To support the work being done by the Office for Diversity and Inclusion, please consider making a gift today!
Children’s early experiences shape what they imagine to be possible for people who look like them, live near them, or come from where they come from. Children determine what they can be by the representation that they see around them. This interactive storytelling session was led by activist, educator, DJ, poet and co-founder of Project Happyvism, Justis Lopez ’14 ’15 (ED) along with co-founder Ryan Parker and publisher Dr. Melissa-Sue-John. Creators of Project Happyvism led the workshop for adults and children on how to have important conversations around representation, loving our identities, and why choosing joy and self-love are powerful forms of activism.
“Books are sometimes windows, offering views of worlds that may be real or imagined, familiar or strange. These windows are also sliding glass doors, and readers have only to walk through in imagination to become part of whatever world has been created or recreated by the author. When lighting conditions are just right, however, a window can also be a mirror. Literature transforms human experience and reflects it back to us, and in that reflection we can see our own lives and experiences as part of a larger human experience. Reading, then, becomes a means of self-affirmation, and readers often seek their mirrors in books.”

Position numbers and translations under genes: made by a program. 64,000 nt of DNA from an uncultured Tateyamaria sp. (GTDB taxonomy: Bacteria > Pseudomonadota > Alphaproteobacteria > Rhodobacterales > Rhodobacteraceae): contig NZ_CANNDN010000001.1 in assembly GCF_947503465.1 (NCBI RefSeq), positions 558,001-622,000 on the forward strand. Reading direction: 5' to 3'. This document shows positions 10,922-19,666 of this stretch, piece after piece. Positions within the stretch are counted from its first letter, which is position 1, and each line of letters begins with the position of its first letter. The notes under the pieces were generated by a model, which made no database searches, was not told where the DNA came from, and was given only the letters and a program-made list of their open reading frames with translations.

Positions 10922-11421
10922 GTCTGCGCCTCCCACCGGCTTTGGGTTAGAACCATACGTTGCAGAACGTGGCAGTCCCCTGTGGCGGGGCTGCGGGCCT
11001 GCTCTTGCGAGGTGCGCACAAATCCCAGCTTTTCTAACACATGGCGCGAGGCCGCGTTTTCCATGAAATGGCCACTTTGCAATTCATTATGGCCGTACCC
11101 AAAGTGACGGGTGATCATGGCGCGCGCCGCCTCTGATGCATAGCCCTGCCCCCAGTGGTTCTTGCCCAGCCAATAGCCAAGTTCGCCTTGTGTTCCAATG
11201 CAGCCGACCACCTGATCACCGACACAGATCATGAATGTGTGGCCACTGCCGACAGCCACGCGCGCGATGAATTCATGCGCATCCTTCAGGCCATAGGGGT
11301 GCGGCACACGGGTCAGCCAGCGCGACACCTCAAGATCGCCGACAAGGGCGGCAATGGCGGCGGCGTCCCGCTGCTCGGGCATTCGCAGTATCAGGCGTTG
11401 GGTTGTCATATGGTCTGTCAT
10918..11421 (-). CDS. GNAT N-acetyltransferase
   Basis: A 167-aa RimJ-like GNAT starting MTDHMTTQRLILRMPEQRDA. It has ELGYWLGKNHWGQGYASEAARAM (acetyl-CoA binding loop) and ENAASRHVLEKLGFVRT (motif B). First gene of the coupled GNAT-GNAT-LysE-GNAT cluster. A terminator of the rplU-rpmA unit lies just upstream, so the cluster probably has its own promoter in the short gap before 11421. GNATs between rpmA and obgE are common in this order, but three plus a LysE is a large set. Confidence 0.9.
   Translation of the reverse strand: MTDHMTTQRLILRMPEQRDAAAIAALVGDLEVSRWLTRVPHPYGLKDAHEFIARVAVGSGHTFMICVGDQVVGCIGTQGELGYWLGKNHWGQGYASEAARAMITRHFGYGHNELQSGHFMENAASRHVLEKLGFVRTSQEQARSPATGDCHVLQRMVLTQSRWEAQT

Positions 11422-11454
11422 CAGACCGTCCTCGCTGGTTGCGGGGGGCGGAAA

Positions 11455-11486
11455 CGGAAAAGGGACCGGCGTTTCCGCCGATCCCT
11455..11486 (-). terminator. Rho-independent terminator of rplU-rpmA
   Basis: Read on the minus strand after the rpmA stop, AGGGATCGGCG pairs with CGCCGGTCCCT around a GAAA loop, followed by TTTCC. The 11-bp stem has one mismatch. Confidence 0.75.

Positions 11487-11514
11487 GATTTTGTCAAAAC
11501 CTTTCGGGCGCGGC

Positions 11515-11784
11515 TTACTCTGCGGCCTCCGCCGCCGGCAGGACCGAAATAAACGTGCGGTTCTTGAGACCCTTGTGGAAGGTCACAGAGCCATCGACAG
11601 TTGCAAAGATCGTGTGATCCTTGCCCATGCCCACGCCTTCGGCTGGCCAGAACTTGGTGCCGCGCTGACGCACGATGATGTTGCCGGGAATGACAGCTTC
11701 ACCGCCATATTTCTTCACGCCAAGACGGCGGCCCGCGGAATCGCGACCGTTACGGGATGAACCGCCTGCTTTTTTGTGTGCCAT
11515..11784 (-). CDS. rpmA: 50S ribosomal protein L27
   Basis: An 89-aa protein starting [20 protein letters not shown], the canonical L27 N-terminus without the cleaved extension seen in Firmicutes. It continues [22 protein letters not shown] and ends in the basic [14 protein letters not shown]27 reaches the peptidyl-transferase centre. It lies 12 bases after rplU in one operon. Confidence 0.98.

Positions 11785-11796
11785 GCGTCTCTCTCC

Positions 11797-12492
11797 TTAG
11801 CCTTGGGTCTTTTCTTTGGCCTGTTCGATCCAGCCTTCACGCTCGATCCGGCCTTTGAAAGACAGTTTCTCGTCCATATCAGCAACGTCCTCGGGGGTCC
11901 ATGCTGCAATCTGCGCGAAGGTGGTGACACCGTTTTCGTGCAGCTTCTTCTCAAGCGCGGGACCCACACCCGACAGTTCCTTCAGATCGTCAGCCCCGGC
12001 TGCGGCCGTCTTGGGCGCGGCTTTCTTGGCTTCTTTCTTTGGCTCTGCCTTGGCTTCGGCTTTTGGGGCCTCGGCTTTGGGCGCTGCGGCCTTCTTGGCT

― Rudine Sims Bishop
Strategies for courageous conversations. Children are learning about race and ethnicity whether we talk about it or not. Use books as a pathway for courageous conversations. Books give children the opportunity to see themselves and celebrate who they are. Diverse children's literature act as a mirror and window for children to develop a greater understanding of themselves and the experiences of diverse individuals in the world. Representation in children's literature can increase self pride and build self strength academically. Studens can develop an increated interest in reading, improve literacy skills, boost self-esteem and help to develop a positive sense of racial and ethnic identity.
Centering "Joy". There is an intentionality around centering joy as a form of liberation and activism. Joy is recognizing and valuing yourself and smiling in the face of hate. Black and brown joy are an act of resistance; a choosing to call for representation and self-love. Taking joy away is taking away your humanity. Reflect on what brings you joy.
Silence about race reinforces racism by letting children draw their own conclusions based on what they see. Teachers and families can play a powerful role in helping children of all ages develop positive attitudes about race and diversity and skills to promote a more just future--but only if we talk about it!
Representation is about seeing yourself positively reflected in books, movies, magazines, and more. Fostering environments for people to create and publish their own stories. Creating and supporting organizations and businesses that foster inclusive communities.
Meet Our Facilitators
Our country has seen a tragic rise in hate crimes and racism towards the Asian American and Pacific Islander (AAPI) community. With May being Asian American and Pacific Islander Heritage Month and Mental Health Awareness Month, this program addresses the intersection of race and mental health in the AAPI community. We acknowledge the injustices facing the AAPI community, as well as celebrate individuals making an impact in the mental health space. This panel of experts share their insights on how to best take care of yourself and your emotional well-being as well as teach strategies on how to work through the trauma that many in the AAPI community face due to recent events in our country.
“Self-compassion entails both yin and yang — it is tender and helps us heal but it can also be fierce…”
-Dr. Kristin Neff
Meet Our Panelists